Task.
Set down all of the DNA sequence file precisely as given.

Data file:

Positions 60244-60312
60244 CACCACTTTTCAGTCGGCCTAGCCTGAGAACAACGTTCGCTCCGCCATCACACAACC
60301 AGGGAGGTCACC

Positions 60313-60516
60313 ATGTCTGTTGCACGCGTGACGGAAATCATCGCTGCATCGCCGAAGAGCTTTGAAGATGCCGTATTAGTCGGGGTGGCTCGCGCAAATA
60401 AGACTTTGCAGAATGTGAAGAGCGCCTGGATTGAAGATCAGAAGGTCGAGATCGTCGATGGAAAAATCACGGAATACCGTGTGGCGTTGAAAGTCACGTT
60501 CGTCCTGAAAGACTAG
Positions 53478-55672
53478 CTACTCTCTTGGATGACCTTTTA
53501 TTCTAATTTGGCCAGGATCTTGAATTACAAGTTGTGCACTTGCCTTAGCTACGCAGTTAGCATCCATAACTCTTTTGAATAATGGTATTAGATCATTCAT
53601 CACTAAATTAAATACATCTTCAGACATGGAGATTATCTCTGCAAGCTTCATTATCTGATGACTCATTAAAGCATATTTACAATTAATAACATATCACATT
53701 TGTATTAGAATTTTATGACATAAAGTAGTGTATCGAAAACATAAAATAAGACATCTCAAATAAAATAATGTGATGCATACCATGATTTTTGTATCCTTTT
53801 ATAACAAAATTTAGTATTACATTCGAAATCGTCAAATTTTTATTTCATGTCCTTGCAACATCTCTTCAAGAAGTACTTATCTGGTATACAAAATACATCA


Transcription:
Positions 60244-60312
60244 CACCACTTTTCAGTCGGCCTAGCCTGAGAACAACGTTCGCTCCGCCATCACACAACC
60301 AGGGAGGTCACC

Positions 60313-60516
60313 ATGTCTGTTGCACGCGTGACGGAAATCATCGCTGCATCGCCGAAGAGCTTTGAAGATGCCGTATTAGTCGGGGTGGCTCGCGCAAATA
60401 AGACTTTGCAGAATGTGAAGAGCGCCTGGATTGAAGATCAGAAGGTCGAGATCGTCGATGGAAAAATCACGGAATACCGTGTGGCGTTGAAAGTCACGTT
60501 CGTCCTGAAAGACTAG
Positions 53478-55672
53478 CTACTCTCTTGGATGACCTTTTA
53501 TTCTAATTTGGCCAGGATCTTGAATTACAAGTTGTGCACTTGCCTTAGCTACGCAGTTAGCATCCATAACTCTTTTGAATAATGGTATTAGATCATTCAT
53601 CACTAAATTAAATACATCTTCAGACATGGAGATTATCTCTGCAAGCTTCATTATCTGATGACTCATTAAAGCATATTTACAATTAATAACATATCACATT
53701 TGTATTAGAATTTTATGACATAAAGTAGTGTATCGAAAACATAAAATAAGACATCTCAAATAAAATAATGTGATGCATACCATGATTTTTGTATCCTTTT
53801 ATAACAAAATTTAGTATTACATTCGAAATCGTCAAATTTTTATTTCATGTCCTTGCAACATCTCTTCAAGAAGTACTTATCTGGTATACAAAATACATCA